Dheinsville was established by the Dhein family in 1842, The Bast Bell Museum features Wisconsin’s largest bell collection – over 5,000 bells. Sila Lydia Bast, for whom the museum is named, lived in Germantown from 1900 to 1992 and collected them all. Highway 145 cuts right through the Dheinsville Historic District at the intersection with Holy Hill Road (once Highway 167). , which serves as Germantown’s original “downtown” area approaching Holy Hill Road.



Germantown’s downtown is just down the road. A turn west onto Main Street brings you past some of the town’s original buildings with a German flair. Stop in Jerry’s Old Towne Tavern and karaoke if you have the courage. The Germanic tradition of Germantown is also reflected in some of the cross-street names like Freistadt Road.

It’s not super clear in this picture, but downtown Milwaukee is visible while you’re still in Germantown. The downtown skyline is about 12 miles away as the crow flies. Left of those buildings, some of the high-rise lakefront condos running along Milwaukee’s East Side can also be seen. Click on the picture for a larger view; trust us, it’s out there.

From Germantown, Highway 145 darts down growing suburban streets and crosses the corner of Waukesha County in Menomonee Falls (pop. 32,647), Wisconsin’s largest “village” (they haven’t gotten around to applying for city status yet.) “The Falls”, as locals call it, serves as corporate headquarters for the Kohl’s Corporation, Cousins Subs, and even Strong Funds before Eliot Spitzer got his hands on them. It’s also home to a major Harley-Davidson engine plant. Highway 145 grazes Menomonee Falls’ northeast corner and briefly meets up with Highway 100 before heading down the Waukesha-Milwaukee county line on a new alignment designed to accommodate the growth from new suburban-style office buildings that are sprouting up in this area.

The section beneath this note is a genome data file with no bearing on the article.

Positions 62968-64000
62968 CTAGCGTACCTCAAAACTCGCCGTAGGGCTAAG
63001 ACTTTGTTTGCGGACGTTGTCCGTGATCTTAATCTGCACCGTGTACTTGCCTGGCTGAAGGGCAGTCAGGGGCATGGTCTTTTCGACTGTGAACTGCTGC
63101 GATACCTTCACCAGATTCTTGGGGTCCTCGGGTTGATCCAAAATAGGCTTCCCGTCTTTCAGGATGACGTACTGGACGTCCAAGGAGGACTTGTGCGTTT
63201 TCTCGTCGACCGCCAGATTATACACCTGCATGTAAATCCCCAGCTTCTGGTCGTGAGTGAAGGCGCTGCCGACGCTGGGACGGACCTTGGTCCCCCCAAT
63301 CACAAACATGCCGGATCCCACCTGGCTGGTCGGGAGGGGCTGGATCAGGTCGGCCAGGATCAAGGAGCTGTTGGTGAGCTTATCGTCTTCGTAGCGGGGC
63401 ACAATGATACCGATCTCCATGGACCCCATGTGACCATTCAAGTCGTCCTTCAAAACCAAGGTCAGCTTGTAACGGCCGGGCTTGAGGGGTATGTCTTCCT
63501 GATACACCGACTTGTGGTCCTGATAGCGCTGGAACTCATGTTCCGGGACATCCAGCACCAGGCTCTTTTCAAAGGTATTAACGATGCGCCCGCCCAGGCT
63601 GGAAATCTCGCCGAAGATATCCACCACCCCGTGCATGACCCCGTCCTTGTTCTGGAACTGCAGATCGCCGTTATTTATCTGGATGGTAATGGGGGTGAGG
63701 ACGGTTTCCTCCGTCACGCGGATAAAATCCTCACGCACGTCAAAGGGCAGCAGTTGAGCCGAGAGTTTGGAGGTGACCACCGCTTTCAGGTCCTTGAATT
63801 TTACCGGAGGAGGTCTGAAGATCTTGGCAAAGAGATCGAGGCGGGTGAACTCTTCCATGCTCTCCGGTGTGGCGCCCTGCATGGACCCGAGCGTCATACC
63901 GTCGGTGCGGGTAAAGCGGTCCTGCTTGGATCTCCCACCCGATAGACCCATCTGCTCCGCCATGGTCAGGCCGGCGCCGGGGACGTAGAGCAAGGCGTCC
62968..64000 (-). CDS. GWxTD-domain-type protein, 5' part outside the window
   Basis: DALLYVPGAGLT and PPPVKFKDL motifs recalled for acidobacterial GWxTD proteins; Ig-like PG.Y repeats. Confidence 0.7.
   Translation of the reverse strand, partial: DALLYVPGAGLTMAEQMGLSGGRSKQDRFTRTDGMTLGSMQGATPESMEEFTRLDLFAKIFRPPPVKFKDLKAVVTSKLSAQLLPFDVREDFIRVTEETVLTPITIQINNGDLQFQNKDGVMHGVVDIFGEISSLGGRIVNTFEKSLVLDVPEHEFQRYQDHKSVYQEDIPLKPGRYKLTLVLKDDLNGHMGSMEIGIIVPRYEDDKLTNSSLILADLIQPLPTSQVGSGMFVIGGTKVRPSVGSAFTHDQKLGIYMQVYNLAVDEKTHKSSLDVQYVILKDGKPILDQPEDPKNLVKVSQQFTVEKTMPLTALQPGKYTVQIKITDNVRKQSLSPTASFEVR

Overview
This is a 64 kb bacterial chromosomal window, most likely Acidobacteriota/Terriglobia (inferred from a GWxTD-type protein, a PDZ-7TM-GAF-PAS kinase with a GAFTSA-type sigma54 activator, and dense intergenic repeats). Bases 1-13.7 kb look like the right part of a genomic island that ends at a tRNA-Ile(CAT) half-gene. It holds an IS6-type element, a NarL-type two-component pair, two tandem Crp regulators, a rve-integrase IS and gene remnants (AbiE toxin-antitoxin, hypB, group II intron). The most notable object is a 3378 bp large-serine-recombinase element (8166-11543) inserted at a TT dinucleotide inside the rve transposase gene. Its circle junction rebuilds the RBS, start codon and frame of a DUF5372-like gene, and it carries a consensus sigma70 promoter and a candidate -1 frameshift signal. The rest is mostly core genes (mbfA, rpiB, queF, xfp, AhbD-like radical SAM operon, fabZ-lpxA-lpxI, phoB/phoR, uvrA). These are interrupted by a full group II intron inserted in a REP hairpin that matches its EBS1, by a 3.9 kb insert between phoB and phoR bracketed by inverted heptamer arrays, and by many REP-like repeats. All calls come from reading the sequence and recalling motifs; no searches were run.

From there, Highway 145 hooks up with U.S. 41/45 and enters Milwaukee (pop. 592,887), Wisconsin’s largest city and 28th largest in the United States. This route hits a cross-section of the city and includes some of its best – and worst – parts.

**History Note**